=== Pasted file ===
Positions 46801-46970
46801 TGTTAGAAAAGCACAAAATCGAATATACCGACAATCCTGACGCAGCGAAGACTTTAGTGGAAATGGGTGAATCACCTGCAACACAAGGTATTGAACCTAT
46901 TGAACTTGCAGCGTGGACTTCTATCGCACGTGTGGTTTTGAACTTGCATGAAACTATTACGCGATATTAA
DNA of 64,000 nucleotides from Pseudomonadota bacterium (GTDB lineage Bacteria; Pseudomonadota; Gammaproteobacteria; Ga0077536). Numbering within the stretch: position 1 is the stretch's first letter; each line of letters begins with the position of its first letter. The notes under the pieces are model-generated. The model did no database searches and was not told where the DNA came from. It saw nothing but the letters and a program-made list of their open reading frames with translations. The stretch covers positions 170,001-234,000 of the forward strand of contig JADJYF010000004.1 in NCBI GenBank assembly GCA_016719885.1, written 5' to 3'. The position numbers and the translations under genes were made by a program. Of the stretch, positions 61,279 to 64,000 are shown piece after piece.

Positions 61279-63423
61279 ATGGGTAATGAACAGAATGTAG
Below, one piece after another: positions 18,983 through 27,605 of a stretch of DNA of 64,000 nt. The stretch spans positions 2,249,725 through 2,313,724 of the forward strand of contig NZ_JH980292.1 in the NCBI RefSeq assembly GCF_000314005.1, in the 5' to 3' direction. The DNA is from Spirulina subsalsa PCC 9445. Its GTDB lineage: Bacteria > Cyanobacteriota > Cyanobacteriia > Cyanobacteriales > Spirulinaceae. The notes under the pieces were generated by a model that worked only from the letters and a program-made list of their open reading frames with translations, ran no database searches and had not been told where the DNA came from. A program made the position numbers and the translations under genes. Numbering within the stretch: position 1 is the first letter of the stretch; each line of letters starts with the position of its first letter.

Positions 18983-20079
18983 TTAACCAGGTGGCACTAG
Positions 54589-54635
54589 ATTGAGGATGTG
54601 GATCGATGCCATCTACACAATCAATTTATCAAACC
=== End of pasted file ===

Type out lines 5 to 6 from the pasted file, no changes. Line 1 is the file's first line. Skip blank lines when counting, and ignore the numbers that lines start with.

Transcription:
Positions 61279-63423
61279 ATGGGTAATGAACAGAATGTAG